Tensions between publishers and platforms and between advertisers and platforms have long been mounting. Recent reports about Facebook’s major data breach and conspiracy videos on the YouTube Kids app put those tensions front and center during Advertising Week Europe this week. Here are three themes that emerged.

Publishers have their swagger back
Over the past several months, there’s been a recognition by publishers that they need to stop complaining about the difficulty of monetizing on platforms and about the duopoly’s domination of digital advertising and instead focus on what advertisers need.

“Publishers need to listen more to what brands need, rather than just launching things we think they want,” said Oliver Lewis, News UK’s director of digital strategy. “We’re seeing better collaboration between publishers and brands, and there’s the sense now that publishers are starting to rise up, put our shoulders back and stand a bit taller.”

Joseph Harake, digital director at media agency OMD, referenced reports published this week that show Google and Facebook’s share of digital ad revenue dipped to 56.8 percent from 58.5 percent last year. The duopoly faces growing competition from Amazon and Snapchat and challenges in serving clients directly, he said. “The tremendous growth Google and Facebook have had will be hard to sustain,” said Harake. “Maybe that is why we’re seeing a bit of a turn of the tide,” he added.

Facebook’s data breach will lead to more scrutiny of tech partners
The fallout from the Facebook-Cambridge Analytica data breach, two months before the General Data Protection Regulation takes effect, will encourage publishers to scrutinize their ad tech partners more closely.

“There’s a desire in the industry to protect the status quo, for [ad tech] companies to continue to have all the access to data while the liability falls with the publisher but without telling publishers what they are using the data for,” said Jason Kint, CEO of U.S. publisher trade body Digital Content Next. “If you look at what happened over the weekend [with Facebook’s data breach], it would be crazy to allow that.”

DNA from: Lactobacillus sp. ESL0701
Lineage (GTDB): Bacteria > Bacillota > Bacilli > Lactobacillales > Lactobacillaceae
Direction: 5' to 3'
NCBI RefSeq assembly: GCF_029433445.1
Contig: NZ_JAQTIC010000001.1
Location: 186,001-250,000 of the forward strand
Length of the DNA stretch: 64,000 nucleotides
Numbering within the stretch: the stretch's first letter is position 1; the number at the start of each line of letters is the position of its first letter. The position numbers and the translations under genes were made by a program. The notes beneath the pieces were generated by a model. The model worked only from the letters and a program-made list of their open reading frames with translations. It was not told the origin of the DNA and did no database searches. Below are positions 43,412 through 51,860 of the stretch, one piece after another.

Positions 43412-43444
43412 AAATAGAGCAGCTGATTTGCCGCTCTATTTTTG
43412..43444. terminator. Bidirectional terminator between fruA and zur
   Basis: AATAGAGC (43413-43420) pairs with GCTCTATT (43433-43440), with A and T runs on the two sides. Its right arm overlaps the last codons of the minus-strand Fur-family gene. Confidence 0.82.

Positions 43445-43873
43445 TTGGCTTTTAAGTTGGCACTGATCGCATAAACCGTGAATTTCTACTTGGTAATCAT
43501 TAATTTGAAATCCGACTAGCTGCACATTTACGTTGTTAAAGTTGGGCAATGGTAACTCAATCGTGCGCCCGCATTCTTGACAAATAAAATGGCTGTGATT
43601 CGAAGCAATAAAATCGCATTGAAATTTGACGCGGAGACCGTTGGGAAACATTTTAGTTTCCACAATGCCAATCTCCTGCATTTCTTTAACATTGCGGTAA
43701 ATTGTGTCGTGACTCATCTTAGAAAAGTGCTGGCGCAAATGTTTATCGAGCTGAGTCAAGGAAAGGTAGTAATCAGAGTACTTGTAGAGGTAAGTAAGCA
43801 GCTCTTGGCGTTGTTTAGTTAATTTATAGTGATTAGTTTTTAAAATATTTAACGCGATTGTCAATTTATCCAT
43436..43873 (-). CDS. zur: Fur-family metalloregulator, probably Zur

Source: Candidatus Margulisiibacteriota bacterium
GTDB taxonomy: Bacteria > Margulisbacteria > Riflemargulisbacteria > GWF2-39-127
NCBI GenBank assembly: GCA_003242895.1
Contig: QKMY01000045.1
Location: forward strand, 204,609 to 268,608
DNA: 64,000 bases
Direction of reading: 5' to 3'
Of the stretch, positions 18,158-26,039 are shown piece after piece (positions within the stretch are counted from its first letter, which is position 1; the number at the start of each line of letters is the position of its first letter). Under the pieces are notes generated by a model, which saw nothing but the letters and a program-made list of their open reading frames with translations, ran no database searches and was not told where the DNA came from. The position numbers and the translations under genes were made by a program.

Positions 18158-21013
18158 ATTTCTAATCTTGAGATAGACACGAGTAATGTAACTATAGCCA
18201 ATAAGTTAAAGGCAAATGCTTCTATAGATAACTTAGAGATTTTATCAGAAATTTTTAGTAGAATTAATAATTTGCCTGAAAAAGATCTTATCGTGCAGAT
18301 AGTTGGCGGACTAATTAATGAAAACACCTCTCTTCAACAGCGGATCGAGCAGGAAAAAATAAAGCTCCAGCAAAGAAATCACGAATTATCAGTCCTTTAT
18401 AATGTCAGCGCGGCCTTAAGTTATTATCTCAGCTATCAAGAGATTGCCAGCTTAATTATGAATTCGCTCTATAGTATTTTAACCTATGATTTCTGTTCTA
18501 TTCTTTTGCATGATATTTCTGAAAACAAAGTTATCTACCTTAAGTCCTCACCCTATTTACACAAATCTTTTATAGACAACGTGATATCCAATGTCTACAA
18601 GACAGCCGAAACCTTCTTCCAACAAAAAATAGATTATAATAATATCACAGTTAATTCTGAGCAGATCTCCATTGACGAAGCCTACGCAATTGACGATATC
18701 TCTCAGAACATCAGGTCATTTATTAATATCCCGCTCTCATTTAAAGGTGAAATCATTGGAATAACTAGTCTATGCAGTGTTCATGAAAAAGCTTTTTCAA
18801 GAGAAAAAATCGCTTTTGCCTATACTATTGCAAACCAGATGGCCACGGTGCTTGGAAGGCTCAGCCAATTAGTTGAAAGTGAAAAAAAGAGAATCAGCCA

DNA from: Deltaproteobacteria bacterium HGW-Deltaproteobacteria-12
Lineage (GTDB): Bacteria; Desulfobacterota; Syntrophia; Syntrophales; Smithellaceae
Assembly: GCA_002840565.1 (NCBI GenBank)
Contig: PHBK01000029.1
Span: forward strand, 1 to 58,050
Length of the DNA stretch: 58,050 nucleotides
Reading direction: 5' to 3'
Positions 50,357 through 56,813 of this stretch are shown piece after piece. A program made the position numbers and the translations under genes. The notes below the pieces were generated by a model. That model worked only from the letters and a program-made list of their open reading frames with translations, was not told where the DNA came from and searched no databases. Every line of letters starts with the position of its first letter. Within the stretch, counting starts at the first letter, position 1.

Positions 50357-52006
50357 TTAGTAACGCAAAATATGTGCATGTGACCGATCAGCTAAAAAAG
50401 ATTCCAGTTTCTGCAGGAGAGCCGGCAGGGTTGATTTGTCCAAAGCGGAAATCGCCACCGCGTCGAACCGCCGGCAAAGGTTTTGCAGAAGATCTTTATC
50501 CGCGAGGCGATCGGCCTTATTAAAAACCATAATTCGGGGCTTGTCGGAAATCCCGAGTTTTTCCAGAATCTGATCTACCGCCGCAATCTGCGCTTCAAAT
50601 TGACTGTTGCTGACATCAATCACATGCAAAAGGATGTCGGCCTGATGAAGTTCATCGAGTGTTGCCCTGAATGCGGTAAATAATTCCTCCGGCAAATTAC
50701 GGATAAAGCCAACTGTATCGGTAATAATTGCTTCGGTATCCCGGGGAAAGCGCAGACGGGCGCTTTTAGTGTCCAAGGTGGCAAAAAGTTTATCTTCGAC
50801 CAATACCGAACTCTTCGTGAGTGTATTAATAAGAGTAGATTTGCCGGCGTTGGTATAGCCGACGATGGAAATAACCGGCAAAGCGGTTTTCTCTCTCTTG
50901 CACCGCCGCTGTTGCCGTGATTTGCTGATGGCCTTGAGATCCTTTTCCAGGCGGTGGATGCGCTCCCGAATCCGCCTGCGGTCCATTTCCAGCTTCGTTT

Publishers are already having a tough time ahead of the GDPR figuring out how their ad tech partners are using data. The Financial Times, for instance, is inspecting its ad tech partners and how they use data, but it’s taken a year to fully understand how just one of them uses data, said Anthony Hitchings, digital advertising operations director at the FT.

People read the FT for business news if their company is planning to merge or acquire another firm, for example. This type of data could be dangerous in an outside entity’s hands because readers may not want other companies to find out about their plans.

“One vendor we discovered was capturing all IP addresses in full and all URLs in the browser, building up a complete browser picture across the web,” said Hitchings. “That’s not what we want to do here. Publishers don’t have the bandwidth to do the right amount of due diligence on anything more than a small handful of partners.”

Limiting platforms’ power
Since Facebook’s data misuse was revealed, the U.K. has taken a tougher line with the tech platforms, calling for an end to the “Wild West” era. Margot James, U.K. minister of state for digital, culture, media and sport, said the harm caused by cases like Facebook-Cambridge Analytica is too big to ignore. A weakened duopoly could benefit publishers, which have balked at the power imbalance with the platforms. “The government has a responsibility to maintain a level playing field,” said James.

Onstage at Advertising Week, Hossein Derakhshan, fellow at Harvard University’s Shorenstein Center on Media, Politics and Public Policy, suggested that the tech companies should be forced to split up their hardware from their operating systems and software.

“You have the device, or in this case the platform, then you have the algorithm or the operating system, then the user data sits on top,” he said. “Users would be able to choose which algorithm they would want; they might to buy a different algorithm from Facebook’s, one that might seem more transparent or favors diversity over popularity. Platforms allowing third-party algorithms would solve a lot of problems around transparency and secrecies of data.”

“We thought all we needed was regulations and sanctions,” said Mariarosaria Taddeo, deputy director for the Digital Ethics Lab at Oxford Internet Institute. “But we need to start auditing technology before it’s deployed.”

Jessica Davies contributed reporting. 

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